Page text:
That last example is clearly a little over the top. But you can see where I'm going. If you don't specify in which person you plan to write your script, you'll be jumping back and forth and using a combination of each. 

    Even if you have decided which of these you plan to use, if this hasn't been discussed with your review team, and they start adding suggestions for changes using different language, you'll end up with inconsistencies across your script.

    Probably the easiest way to approach this is to use a combination of these concepts. In our scripts, we tend to talk about ourselves (me, I, we) when we're demonstrating something. But then if we talk about something that the user will do, we would switch to them (you).

    It's entirely possible to write a script without referring to anyone - but I really like videos to acknowledge that real people are involved. I think it makes the whole thing feel more personal.

    4) Terminology

    To guarantee consistency across all videos, we create rules for the terminology we plan to use.

    Let's look at an example. The following three sentences provide the same instruction but use different terminology:

    • "Move your mouse to the top of the screen, hover your arrow over the house icon and select the first item from the list." 
    • "Move your mouse to the top of the page, hover your mouse pointer over the house symbol and choose the first item in the menu.
    • "Move your mouse to the top of the window, hover your mouse over the little picture of a house and click the first item in the box." 

    Whilst they are all giving the exact same instruction, we'll create a more consistent video library if we use the same language. 

    Some of the more common variables we come across are as follows (showing our preference at the beginning):

    • Mouse pointer - cursor, mouse, pointer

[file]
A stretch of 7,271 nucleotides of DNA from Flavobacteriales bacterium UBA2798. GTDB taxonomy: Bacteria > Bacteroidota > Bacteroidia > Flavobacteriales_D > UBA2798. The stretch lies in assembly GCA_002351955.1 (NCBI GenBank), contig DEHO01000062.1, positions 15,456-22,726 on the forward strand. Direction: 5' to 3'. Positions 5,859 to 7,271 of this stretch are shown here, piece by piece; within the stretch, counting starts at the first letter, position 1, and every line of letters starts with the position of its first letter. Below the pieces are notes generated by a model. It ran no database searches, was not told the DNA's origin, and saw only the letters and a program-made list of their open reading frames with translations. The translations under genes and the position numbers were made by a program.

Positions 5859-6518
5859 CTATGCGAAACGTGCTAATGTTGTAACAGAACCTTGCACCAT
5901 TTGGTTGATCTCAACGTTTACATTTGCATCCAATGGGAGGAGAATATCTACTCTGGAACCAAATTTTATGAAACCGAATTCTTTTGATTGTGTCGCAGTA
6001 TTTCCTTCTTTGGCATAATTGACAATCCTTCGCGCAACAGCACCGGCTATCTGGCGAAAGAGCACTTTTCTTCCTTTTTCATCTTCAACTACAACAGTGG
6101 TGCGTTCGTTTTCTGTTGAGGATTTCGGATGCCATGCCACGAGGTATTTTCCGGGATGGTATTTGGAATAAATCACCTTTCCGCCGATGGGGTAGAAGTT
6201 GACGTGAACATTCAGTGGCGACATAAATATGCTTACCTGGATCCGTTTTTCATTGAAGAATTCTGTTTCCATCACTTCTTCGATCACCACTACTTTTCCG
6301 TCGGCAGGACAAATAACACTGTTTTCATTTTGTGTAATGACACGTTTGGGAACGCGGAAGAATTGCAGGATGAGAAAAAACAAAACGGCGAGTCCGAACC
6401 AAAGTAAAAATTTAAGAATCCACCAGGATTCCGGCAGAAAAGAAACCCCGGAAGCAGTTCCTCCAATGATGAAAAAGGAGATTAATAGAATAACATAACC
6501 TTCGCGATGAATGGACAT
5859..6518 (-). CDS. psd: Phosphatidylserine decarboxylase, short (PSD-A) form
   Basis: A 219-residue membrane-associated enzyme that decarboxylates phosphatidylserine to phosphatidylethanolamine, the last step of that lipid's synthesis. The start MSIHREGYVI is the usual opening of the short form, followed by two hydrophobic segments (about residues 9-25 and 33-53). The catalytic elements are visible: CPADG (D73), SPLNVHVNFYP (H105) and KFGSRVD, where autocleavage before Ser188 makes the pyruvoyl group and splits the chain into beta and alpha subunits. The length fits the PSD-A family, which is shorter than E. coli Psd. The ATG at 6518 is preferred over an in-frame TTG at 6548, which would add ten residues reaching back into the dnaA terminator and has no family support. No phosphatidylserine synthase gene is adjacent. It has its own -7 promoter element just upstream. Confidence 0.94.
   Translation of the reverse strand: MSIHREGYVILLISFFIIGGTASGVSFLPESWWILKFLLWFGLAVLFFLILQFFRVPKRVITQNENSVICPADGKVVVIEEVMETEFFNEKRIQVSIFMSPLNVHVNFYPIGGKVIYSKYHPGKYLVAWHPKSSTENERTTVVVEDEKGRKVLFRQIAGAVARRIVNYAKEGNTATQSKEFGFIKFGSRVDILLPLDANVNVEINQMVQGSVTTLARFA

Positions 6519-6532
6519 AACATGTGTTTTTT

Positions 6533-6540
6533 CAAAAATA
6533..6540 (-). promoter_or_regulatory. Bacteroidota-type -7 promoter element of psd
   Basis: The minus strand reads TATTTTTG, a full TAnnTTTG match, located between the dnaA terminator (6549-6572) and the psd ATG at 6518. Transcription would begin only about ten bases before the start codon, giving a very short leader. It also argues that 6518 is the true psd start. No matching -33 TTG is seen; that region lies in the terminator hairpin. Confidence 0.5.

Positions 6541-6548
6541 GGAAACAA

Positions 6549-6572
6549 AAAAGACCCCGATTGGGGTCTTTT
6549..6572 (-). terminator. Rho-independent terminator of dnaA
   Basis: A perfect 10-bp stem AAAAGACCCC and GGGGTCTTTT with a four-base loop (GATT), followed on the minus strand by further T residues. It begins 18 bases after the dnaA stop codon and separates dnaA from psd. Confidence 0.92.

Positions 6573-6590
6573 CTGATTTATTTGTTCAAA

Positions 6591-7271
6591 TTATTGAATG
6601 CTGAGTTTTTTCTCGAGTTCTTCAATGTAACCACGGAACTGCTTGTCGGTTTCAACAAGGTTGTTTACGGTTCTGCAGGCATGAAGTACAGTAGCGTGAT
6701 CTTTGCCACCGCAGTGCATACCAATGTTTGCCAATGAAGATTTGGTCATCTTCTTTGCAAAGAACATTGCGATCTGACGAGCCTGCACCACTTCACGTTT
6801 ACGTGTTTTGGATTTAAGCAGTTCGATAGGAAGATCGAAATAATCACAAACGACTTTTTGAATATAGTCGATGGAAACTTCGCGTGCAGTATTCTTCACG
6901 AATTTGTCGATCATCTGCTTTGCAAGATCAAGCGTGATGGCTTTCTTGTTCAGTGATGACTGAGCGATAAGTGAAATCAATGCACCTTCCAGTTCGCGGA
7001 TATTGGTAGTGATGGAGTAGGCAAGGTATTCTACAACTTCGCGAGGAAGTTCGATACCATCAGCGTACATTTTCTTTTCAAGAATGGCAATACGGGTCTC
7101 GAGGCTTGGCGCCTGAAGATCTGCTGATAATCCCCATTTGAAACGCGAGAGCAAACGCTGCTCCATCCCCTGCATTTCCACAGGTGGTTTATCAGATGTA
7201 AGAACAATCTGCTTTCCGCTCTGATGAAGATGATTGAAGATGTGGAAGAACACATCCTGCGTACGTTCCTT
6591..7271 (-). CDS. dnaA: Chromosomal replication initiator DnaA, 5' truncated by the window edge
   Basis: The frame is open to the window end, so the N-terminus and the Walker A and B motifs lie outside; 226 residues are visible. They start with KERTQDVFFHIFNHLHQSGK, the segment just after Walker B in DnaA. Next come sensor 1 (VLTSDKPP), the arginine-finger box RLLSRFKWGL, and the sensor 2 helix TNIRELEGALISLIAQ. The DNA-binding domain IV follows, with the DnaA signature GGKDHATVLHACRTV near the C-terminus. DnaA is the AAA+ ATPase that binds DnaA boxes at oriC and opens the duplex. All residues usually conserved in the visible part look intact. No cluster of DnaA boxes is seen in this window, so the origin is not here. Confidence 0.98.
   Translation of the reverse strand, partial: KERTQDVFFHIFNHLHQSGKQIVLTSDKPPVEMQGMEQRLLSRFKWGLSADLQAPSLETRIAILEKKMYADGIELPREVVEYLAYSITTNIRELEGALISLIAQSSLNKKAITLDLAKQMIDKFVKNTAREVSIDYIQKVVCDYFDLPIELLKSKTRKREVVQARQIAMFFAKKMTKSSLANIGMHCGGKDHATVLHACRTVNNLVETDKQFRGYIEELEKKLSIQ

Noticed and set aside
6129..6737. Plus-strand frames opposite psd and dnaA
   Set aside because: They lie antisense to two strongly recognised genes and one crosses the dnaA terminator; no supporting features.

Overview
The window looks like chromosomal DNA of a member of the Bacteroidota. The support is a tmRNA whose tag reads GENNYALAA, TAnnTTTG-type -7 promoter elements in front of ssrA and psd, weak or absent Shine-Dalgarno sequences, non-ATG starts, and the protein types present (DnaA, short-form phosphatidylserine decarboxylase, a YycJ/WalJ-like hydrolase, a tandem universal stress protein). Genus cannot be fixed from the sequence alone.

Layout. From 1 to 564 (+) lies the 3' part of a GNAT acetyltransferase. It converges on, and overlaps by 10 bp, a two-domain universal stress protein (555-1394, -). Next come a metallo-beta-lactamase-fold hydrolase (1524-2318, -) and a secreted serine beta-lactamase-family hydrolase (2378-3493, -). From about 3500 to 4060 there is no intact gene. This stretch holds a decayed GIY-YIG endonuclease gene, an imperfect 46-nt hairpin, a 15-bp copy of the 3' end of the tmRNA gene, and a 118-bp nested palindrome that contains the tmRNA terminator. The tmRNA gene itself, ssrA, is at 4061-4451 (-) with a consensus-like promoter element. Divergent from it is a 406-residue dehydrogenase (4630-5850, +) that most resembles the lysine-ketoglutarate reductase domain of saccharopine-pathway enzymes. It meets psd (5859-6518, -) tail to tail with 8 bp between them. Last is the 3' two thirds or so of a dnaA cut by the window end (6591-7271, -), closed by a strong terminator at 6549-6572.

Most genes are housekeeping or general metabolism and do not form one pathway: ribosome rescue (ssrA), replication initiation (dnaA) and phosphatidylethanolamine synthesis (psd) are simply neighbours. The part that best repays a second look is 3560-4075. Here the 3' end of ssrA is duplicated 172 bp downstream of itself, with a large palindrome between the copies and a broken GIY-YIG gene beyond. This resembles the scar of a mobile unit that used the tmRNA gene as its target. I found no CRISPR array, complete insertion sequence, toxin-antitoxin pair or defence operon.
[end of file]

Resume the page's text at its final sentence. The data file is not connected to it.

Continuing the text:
• Page - webpage, screen  
    • Select - choose, pick, click (this is important if your videos are teaching a system that may be used on both a computer or phone, where a mouse 'click' would actually be a finger tap' instead).
    • Menu - list, dropdown menu
    Remember viewers have the benefit of skipping back if they miss an instruction.

    5) Detail

    When you write scripts for software or systems, there is obviously a lot of instruction regarding specific functionality. Let's look at an example: 

    "When you've finished, move the arrow to the bottom and click 'Submit'."

    Seems like a straightforward instruction, right?

    But let's look at some alternatives, starting with the least descriptive: 

    • "When you've finished, click 'Submit'."
    • "When you've finished, move the arrow down and click 'Submit'."
    • "When you've finished, move the arrow down to the bottom of the page and click 'Submit'."
    • "When you've finished, move the arrow down to the bottom of the page and click on 'Submit'."
    • "When you've finished, move the arrow down to the bottom of the page and click on the 'Submit' button'."

    So which is right? 

    This depends on the objective for each video and the audience. Is the most important factor short videos? Or is effective learning more important thing?

    But there are other considerations too. For example, how familiar are the end users with the software we're teaching? 

    If these are onboarding videos and they're not familiar, it would make sense to be more descriptive whilst they become comfortable navigating around the interface.

    It’s a fine line between being helpful and patronising!

    And how familiar are our viewers with technology in general? If you're creating videos for people who aren't, you may need to be really descriptive. It's a fine line between being helpful and patronising! 

    But remember, if you're writing for video, our viewers will have the benefit of skipping back if they miss an instruction. So my general rule of is 'less is more'. It's easy to go overboard, but we should value our viewers time and get them to the end of the video as quickly as possible.  

    One technique you might want to consider if you're creating a series of onboarding videos, is to make the initial videos more descriptive and then reduce the level of detail as they become more familiar with the technology. 

    Conclusion

    As you can see, a lot goes into scriptwriting for software systems videos! And the really important takeaway from this article, is that planning as much of this as possible before you start writing, will go a long way to saving you time editing and fixing mistakes later on. (Even if that's a decision not to worry about some of these things).

    Have I missed any crucial points? Is there a better way to do this? Please let me know in the comments section below.

    Ant Pugh

    108A Tooting Bec Road, 108A Tooting Bec Road

    eLearning Learning